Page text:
cute post evaluating HG
pmezard at gmail.com
Sun Apr 15 13:04:12 CDT 2007
Marcin Kasperski a écrit :
>> Although hg (can't speak for bzr) run on Windows,
> It seems to me that on large repo hg is significantly slower on Windows,
> than on Linux.
> No measures, just the feeling.
Same feeling here, still no numbers.
>> it's still not
>> appearing to the Windozers largely due to the lack of GUI. These
>> days, we can't expect most [average] developers on win32 to be
>> command-line savvy.
> Not only this.
> I never understood why windows people insist on having a gui (for
> example, I used cvs and
> subversion for about 10 years, and never seriously used any linux gui
> for those tools), until
> I got windows laptop and started using it. Ugh. Cough. Brr. Spawning
> terminal, moving
> to the correct directory, issuing the command, reviewing its results -
> takes so much effort,
> that any gui is of incredible help. So, for instance, while using
> subversion, on Linux I stick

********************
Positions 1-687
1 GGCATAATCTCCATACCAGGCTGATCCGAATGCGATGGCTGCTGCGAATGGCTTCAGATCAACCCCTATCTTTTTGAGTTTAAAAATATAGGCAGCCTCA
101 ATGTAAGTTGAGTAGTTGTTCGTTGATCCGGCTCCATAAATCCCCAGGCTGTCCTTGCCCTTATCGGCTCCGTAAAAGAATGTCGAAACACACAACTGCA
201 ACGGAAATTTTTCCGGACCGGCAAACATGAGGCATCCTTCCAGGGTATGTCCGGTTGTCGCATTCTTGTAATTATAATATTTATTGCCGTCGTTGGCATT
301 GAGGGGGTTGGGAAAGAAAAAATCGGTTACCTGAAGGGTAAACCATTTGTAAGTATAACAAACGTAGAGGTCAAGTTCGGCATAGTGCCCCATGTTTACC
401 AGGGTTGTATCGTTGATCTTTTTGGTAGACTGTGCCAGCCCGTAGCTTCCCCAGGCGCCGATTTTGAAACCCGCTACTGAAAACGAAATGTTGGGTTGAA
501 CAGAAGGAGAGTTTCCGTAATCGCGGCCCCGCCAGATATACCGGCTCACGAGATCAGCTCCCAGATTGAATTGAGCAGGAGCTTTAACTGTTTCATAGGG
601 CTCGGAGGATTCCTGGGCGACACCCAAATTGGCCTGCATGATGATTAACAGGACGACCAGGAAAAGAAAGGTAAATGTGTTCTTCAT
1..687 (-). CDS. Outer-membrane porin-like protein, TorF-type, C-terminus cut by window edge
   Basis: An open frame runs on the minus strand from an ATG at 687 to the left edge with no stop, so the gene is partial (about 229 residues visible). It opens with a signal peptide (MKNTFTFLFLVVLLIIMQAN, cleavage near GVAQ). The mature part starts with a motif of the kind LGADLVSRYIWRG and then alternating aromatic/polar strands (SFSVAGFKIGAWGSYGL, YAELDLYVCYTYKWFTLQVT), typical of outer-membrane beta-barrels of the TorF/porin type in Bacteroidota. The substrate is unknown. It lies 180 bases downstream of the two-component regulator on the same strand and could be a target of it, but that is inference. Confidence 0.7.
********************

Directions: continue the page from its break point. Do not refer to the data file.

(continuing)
> to svn commands, and on Windows I use TortoiseSVN only.
You can leverage the "open prompt" step with explorer plugin which open
a prompt where you tell them. I work with snv and hg this way all day
and only rely on Tortoise/hgk for code review.
Now, the real problem is Windows shell is a toy and even worse, hard to
use in a reliable way. Besides, many basic tricks in hg wiki rely on
shell scripts (hooks for instance) and are much harder to implement
under Windows. Which means you better have another language (python,
perl, whatever) to perform some tasks, which adds to your deployment
costs (package unavailability non-withstanding).
I am fond of hg but really I would not consider deploying it in Windows
environment with people unable or unwilling to hack it by themselves.
Finally, I am still hitting the case-folding ambiguity sometimes (I am
working with mq over svn) and recovering from this is not trivial (and I
am in the easy case where I do not really care about my hg history so at
worse I can just thrash everything and restart a new repo).
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